I also rediscovered why I loved to sprint especially the 400. When I’m running distance I’m aware of everything going on around me. Wind, sounds, smells and sights. Which sometimes is cool if your in a place that is scenic or with friends and talking about things. But I’m also very aware of my breathing and my stride and that pain developing in my side and every other manner of thing that can distract me and scream at me to stop.
They had Olympic medalist Jenny Simpson who, along with helping to hand out marshmallows, did a Q&A session after the event. Which was very fun and informative. One question that stuck out for me was when she was asked if she had a magic wand and could grant everyone on thing in running what would that be. She talked about wishing that everyone could find that euphoric place while running where everything feels good and you feel like you could just go forever. She also talked about it being a prefect state where your aware of everything and have clarity.
For me that moment comes when I’m going fast. When I’m sprinting the world falls away. My mind goes blank and the only thing that exists is the track in front of me. And when I’m really going not even the whole track just my lane. And it feels like it can go on forever and I don’t want to stop. They were playing music loud enough that the whole track could hear and I only noticed when I stopped to eat. For me its a purely zen moment where nothing exists or matters except the track and going fast. Its that on the edge euphoria that Coach Larson is getting his runners to find in the book. And I missed it. I didn’t even realize how much I missed it until that night.
I also bumped into a guy wearing a Surprise Running Club shirt. I introduced myself and asked what is the Surprise Running Club and where do they meet. His response was priceless, “Surprise”. He then told me a little about the group that meeting in a couple different places in Surprise and what the workout are like along with the website that details the locations and types of workouts. The group is lead by coach Keith Rieger who is an accomplished runner who has qualified and ran in the Western States 100 Ultra, numerous Iron-man Triathlons and the Kona 5. He also is a knowledgeable, humble, and great guy. The rest of the SRC mirrors this friendliness and is very welcoming and encouraging. They describe themselves as a support group that is disguised as a running club. I felt completely at home with them from the start.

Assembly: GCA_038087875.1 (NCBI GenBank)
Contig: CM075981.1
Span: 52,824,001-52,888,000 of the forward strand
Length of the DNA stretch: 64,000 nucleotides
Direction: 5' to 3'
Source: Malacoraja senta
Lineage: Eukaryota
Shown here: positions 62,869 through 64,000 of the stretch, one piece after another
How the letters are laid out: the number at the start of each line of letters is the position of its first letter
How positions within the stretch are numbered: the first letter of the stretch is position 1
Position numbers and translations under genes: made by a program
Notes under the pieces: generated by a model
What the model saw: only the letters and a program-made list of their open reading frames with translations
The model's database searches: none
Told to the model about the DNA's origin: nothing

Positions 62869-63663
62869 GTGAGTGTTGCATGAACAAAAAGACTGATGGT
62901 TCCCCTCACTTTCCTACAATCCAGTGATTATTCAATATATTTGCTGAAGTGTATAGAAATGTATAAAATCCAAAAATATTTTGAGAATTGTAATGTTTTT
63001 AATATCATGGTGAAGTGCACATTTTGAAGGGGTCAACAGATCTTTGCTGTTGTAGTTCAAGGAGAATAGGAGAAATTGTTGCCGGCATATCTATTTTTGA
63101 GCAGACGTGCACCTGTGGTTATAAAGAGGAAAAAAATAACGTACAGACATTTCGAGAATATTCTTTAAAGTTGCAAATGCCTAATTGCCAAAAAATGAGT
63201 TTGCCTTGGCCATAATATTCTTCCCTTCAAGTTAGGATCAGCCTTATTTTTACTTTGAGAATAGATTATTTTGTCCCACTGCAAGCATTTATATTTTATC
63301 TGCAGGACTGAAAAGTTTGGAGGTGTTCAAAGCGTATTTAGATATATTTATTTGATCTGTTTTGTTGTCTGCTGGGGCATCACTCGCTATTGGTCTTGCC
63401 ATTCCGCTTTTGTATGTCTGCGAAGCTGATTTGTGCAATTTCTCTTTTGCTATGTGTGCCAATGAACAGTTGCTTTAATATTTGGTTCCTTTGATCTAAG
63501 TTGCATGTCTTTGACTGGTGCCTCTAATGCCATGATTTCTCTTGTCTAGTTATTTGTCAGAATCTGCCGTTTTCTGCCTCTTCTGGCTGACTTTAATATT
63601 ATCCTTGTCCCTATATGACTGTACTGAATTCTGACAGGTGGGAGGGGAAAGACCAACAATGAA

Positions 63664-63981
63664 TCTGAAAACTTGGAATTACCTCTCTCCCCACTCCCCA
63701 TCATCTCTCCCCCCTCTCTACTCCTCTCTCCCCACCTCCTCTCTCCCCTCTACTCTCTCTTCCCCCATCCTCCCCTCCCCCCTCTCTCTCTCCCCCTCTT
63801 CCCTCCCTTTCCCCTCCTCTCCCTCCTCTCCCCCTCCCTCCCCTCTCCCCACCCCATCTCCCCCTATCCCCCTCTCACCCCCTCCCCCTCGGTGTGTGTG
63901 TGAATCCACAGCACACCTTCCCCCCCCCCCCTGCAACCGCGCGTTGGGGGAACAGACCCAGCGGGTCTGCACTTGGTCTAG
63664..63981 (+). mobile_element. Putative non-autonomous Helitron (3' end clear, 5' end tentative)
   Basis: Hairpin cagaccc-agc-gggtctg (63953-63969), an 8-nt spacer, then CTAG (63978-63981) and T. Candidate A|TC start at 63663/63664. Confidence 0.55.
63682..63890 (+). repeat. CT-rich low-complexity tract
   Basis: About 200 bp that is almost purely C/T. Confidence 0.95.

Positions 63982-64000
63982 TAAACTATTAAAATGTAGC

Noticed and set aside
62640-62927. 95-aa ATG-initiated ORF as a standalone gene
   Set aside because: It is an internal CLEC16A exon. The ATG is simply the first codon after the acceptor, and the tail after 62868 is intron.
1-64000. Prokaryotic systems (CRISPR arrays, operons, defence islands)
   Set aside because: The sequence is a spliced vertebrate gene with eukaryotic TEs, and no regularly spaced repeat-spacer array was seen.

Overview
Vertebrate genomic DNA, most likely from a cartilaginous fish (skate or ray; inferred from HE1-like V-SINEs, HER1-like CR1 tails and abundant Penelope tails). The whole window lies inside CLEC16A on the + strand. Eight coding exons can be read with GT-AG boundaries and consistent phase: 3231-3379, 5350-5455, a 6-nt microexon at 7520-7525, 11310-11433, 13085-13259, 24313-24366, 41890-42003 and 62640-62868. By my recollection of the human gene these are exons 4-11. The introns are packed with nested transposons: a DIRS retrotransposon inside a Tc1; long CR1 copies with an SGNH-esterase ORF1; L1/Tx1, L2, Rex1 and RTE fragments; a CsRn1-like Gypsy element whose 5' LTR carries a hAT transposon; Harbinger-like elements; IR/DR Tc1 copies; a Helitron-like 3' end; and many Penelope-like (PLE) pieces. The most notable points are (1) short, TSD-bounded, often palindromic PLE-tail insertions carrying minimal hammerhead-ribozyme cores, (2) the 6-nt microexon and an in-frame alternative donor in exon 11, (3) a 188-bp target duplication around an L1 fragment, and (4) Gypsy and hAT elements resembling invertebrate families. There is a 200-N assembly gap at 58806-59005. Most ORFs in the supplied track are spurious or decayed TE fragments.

Between my current goal of a sub 24 minute 5K by the end of April, the reaffirmation that I need a group to push me and my rekindled love of speed I joined them for the circuit workout on Wednesday. It was amazing and completely kicked my butt. they organize into several groups woggers, runners and speedsters. For reasons I don’t fully understand I decided to try and keep up with the speedsters. There are some quick people in this group and I loved the workout of various speed\strength drills. I’m not sure I’ve worked that hard running since high school track.
On Monday they meet for interval runs, Wednesday is the circuit training and Friday is a trail run. I haven’t made a Friday yet since trails aren’t my focus right now but the Monday and Wednesday runs are fantastic, as tough as you make them on yourself and inspiring. Before each workout is the club cheer of “We not me, SRC” which I believe embodies the philosophy of the group is faster\stronger that the individual.
Not to worry, I’m still running with the Embrace Your Pace group and they will forever be a big part of my running family. Now that soccer is over for the year I’m back at the Thursday Arrowhead loop runs.
Up next is the 1K Kilt Run on Friday and the Kiss me I’m Irish 4K on Saturday.